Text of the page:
And so he followed Aragorn back down the slippery descent to their camp, and though they watched the darkness in turns in case the wights should return, Halbarad felt no fear. The night passed without further incident, and as the sun rose, so too did they. Aragorn greeted him with a wordless smile that outshone the dawn, one that recalled all the others they had shared when he was still Estel. Thus bound anew to each other, they began afresh and together faced the darkness with good hearts.


This is a work of fan fiction, written because the author has an abiding love for the works of J R R Tolkien. The characters, settings, places, and languages used in this work are the property of the Tolkien Estate, Tolkien Enterprises, and possibly New Line Cinema, except for certain original characters who belong to the author of the said work. The author will not receive any money or other remuneration for presenting the work on this archive site. The work is the intellectual property of the author, is available solely for the enjoyment of Henneth Annûn Story Archive readers, and may not be copied or redistributed by any means without the explicit written consent of the author.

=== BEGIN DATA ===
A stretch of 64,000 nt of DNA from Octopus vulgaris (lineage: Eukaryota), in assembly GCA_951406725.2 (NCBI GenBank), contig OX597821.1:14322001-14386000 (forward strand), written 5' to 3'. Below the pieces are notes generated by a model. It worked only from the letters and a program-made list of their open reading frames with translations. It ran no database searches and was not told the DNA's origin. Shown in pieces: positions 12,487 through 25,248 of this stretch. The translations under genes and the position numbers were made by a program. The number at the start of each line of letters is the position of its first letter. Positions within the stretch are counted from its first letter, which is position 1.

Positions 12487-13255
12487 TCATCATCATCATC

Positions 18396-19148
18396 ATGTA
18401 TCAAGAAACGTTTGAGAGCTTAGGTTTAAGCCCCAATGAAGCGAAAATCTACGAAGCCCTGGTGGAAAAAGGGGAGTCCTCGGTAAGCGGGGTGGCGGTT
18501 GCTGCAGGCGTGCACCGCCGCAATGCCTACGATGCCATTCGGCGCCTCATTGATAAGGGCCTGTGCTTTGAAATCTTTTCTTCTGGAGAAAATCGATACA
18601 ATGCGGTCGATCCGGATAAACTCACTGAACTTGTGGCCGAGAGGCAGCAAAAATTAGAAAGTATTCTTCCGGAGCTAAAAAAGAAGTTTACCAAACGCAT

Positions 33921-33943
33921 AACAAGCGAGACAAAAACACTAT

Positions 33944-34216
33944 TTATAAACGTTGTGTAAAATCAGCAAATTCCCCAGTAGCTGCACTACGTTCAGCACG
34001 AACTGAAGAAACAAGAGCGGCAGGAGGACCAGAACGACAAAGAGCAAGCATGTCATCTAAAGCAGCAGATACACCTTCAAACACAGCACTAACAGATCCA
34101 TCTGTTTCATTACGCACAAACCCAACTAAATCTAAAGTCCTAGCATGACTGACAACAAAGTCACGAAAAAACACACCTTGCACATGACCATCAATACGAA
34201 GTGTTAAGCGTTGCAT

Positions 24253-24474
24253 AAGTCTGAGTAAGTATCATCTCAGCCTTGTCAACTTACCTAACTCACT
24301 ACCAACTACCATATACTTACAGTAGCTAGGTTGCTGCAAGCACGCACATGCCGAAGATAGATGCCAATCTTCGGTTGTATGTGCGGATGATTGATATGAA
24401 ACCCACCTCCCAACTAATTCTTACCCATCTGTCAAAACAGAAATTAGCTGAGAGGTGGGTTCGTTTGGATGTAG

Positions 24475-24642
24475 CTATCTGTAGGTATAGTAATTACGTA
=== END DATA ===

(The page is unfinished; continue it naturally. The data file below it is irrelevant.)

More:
Story Information

Author: Dwimordene

Status: Reviewed

Completion: Complete

Era: 3rd Age - The Stewards

Genre: Drama

Rating: General

Last Updated: 11/27/02

Original Post: 06/06/02

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Playlists Featuring the Story

The Angle: Genverse Arc - 5 stories - Owner: Untangling Story Arcs in Dwimordene's Multi-verse
This set of stories portrays the Halbarad-Aragorn relationship as one of friendship.
Included because: Second in the genverse arc: Halbarad and Aragorn coming to terms with Aragorn's new identity.